World Wide Web inventor Sir Tim Berners-Lee has completed an investment round for his start-up company Inrupt, which aims to prevent big tech giants such as Facebook and Google from tracking people online.
Berners-Lee set up the World Wide Web (WWW) 30 years ago as an information system, but says it has now deviated from his original vision as a collaborative space for all. According to Berners-Lee, today's WWW provides an opportunity for scammers, gives a voice to those who spread hatred, and makes all kinds of crime easier to commit, while having become a platform where users are accustomed to handing over their data in return for a service. In the company's blog, Berners-Lee says he believes that today's Internet puts too much power in the hands of the tech corporations, and he expressed anger over Facebook selling personal data for political ads favouring Donald Trump in the 2016 election as part of the Cambridge Analytica scandal.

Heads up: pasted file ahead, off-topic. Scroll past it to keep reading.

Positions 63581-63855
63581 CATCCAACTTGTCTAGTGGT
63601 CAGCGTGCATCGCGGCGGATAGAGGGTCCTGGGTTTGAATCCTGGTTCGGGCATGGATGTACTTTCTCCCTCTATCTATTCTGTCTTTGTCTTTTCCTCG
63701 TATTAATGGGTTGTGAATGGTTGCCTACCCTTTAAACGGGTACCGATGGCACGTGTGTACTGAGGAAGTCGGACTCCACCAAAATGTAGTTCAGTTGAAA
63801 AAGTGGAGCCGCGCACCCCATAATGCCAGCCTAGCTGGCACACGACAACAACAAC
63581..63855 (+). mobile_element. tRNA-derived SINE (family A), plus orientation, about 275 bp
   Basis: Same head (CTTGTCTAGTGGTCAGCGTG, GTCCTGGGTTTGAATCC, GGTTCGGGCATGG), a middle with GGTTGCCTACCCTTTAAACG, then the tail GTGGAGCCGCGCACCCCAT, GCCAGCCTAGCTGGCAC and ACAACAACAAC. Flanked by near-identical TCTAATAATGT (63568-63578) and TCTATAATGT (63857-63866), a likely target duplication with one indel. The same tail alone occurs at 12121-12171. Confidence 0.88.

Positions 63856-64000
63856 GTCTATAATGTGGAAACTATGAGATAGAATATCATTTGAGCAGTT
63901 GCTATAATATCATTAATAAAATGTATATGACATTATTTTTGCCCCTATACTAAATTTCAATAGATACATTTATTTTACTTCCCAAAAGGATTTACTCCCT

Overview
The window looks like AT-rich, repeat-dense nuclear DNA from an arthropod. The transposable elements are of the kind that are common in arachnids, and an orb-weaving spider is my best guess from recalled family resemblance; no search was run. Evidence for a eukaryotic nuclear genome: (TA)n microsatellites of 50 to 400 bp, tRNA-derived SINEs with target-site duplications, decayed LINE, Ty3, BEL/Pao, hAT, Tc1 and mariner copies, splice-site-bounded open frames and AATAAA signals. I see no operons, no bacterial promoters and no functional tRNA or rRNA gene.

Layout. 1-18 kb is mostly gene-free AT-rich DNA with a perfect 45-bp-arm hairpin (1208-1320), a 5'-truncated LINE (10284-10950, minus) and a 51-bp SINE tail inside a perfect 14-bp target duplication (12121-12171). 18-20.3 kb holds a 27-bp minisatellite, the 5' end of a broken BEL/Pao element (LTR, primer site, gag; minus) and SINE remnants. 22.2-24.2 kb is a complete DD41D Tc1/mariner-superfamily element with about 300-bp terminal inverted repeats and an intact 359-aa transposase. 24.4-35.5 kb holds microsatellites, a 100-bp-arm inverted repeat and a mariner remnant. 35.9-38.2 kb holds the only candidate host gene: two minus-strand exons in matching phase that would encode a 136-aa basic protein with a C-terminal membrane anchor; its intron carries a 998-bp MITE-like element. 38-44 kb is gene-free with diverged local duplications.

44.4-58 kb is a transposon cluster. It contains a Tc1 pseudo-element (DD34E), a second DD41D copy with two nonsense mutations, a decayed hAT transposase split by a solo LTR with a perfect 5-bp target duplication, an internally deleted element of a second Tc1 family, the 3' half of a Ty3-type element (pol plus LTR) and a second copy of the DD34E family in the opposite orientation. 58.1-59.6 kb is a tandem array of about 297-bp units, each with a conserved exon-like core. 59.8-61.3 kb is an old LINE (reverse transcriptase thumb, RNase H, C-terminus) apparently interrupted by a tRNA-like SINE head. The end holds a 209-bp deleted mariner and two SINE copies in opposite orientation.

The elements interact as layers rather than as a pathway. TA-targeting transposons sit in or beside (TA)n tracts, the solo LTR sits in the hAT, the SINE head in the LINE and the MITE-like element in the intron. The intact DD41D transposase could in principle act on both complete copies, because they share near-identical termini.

As an antidote to the now 'dysfunction' of his original design, last year, Berners-Lee co-founded Boston, Massachusetts-based Inrupt with tech entrepreneur John Bruce. Their vision for Inrupt is to decentralize the web through the company's proprietary open-source platform 'Solid', which allows users to store their own data - photos, comments, contacts, calendar events etc. - in their own personal Solid POD. Individuals can then give people and their apps permission to read or write to parts of their Solid POD, so that they never have to fill out their details again. According to Inrupt, this approach protects privacy, while enabling developers to build apps without first harvesting massive amounts of data.
The firm's new funding has been led by Octopus Ventures, and Inrupt says the investment will be used to fund Inrupt's vision to offer a free, open Internet, run by users for their benefit, rather than one controlled by big corporations and governments.
Web site: www.inrupt.com .
All articles 2006-19 written and edited by Mel Crowther and/or Nick Thomas.